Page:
„Ich habe im Sommer des Jahres 1838 eine Reihe von Beobachtungen angestellt“. Naturwissenschaftliches Erzählen im frühen 19. Jahrhundert


  • Martina King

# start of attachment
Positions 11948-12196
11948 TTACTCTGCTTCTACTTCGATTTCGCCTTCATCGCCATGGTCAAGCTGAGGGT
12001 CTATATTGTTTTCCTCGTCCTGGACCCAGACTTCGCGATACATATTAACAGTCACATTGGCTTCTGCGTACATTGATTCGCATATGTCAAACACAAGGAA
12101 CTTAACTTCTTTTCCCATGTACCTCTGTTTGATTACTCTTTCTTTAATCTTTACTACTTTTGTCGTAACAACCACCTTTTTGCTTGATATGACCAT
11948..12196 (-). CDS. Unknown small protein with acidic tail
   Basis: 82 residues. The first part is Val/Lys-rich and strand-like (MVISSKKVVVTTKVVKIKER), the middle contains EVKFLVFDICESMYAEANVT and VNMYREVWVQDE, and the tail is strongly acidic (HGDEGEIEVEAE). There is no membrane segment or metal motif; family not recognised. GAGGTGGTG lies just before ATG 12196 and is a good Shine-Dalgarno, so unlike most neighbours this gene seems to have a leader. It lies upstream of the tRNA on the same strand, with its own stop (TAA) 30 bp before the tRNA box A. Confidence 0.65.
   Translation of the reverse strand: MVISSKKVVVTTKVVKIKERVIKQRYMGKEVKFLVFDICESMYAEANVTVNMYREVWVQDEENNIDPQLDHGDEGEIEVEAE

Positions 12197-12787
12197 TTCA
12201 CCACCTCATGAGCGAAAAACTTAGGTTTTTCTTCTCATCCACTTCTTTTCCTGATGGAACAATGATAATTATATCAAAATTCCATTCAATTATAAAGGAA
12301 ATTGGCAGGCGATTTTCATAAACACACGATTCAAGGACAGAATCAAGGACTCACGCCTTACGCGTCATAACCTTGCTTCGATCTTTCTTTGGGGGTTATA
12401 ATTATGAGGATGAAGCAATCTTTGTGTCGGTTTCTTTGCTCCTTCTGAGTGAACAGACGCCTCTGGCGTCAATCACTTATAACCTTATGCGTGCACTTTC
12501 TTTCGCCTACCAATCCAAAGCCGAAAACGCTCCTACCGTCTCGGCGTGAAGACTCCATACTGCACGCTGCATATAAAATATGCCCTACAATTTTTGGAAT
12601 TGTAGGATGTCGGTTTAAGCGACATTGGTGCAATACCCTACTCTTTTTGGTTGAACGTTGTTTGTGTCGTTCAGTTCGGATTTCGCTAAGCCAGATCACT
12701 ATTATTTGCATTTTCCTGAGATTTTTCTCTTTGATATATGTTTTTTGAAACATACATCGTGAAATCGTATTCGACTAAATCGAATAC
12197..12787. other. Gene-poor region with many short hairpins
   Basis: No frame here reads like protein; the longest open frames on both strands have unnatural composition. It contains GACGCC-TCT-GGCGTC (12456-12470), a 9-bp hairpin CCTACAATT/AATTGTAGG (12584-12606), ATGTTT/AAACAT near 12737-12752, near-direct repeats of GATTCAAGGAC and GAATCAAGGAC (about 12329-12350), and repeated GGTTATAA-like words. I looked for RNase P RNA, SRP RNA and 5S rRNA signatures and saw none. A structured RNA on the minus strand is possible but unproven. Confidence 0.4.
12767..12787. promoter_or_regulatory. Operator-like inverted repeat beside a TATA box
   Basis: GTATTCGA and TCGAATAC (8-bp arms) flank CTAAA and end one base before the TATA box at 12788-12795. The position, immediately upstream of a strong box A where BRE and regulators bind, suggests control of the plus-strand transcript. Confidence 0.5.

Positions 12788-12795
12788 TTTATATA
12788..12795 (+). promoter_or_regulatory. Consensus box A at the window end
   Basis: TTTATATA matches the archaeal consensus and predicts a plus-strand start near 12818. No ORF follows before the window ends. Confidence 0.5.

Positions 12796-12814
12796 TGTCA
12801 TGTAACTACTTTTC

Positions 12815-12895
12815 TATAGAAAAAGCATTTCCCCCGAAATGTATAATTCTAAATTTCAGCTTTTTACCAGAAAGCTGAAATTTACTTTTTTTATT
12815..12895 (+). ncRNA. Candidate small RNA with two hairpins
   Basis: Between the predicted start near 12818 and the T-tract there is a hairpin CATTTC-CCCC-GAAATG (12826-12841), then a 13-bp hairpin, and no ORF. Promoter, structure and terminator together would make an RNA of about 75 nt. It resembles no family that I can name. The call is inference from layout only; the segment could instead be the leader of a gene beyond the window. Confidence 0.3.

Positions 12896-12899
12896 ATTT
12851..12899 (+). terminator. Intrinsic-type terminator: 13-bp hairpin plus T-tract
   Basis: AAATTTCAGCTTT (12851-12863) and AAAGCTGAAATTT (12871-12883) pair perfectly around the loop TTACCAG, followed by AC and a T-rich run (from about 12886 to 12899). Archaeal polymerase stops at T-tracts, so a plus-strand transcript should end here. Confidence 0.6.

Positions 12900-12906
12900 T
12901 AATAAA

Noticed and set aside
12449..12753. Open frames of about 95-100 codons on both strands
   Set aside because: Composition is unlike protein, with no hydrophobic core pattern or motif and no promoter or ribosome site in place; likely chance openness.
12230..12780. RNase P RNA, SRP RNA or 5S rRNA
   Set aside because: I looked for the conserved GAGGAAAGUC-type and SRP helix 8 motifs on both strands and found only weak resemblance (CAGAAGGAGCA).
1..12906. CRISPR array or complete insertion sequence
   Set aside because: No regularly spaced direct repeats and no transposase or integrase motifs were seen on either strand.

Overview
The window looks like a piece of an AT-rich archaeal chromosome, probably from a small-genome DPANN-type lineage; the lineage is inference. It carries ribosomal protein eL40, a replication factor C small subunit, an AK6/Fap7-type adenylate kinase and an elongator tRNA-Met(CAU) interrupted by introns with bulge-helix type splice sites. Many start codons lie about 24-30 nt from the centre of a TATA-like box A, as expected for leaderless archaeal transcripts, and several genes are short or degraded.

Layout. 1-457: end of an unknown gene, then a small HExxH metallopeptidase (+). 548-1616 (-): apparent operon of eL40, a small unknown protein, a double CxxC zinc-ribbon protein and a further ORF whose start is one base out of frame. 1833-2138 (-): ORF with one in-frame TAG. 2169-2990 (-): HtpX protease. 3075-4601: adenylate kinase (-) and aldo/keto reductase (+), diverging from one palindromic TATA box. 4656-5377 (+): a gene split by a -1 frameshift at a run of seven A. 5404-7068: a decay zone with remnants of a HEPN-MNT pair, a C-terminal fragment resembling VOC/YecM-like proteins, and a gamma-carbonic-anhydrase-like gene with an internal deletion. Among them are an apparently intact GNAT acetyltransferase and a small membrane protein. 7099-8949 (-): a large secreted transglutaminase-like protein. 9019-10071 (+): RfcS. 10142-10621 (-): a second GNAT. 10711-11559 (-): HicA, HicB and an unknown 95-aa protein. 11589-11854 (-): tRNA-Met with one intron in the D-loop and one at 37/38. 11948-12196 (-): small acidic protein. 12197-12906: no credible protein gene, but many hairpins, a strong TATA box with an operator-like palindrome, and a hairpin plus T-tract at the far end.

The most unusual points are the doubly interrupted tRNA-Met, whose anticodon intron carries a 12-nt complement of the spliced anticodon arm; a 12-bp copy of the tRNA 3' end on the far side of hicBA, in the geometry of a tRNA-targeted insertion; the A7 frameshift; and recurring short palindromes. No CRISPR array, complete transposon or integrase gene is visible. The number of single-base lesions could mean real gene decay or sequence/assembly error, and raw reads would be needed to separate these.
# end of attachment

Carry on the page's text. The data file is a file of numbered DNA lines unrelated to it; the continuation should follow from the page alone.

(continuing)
This paper explores the possibilities of a historical narratology of the life sciences – by analysing exemplary articles of two leading scientific journals of 19th century Germany. Strikingly, the old tradition of constituting scientific knowledge through first-person narrative persists into the early 19th century, although scientists develop empirical and experimental methods and abandon philosophical speculation as well as natural history. The paper argues that in the fields of geology, comparative anatomy and embryology, nature itself becomes processual and is therefore highly suitable for sequential representation; even decades before Darwin’s epoch-making publication. Thus, two major functions can be attributed to homodiegetic narration: firstly, event sequencing within early experimental contexts reduces contingencies and produces coherent lines of thought. Secondly, the truth of the represented knowledge is authenticated by a first-person narrator who has witnessed everything with his own eyes. Hence, the explanatory and the persuasive function of epistemological narration are closely interlinked.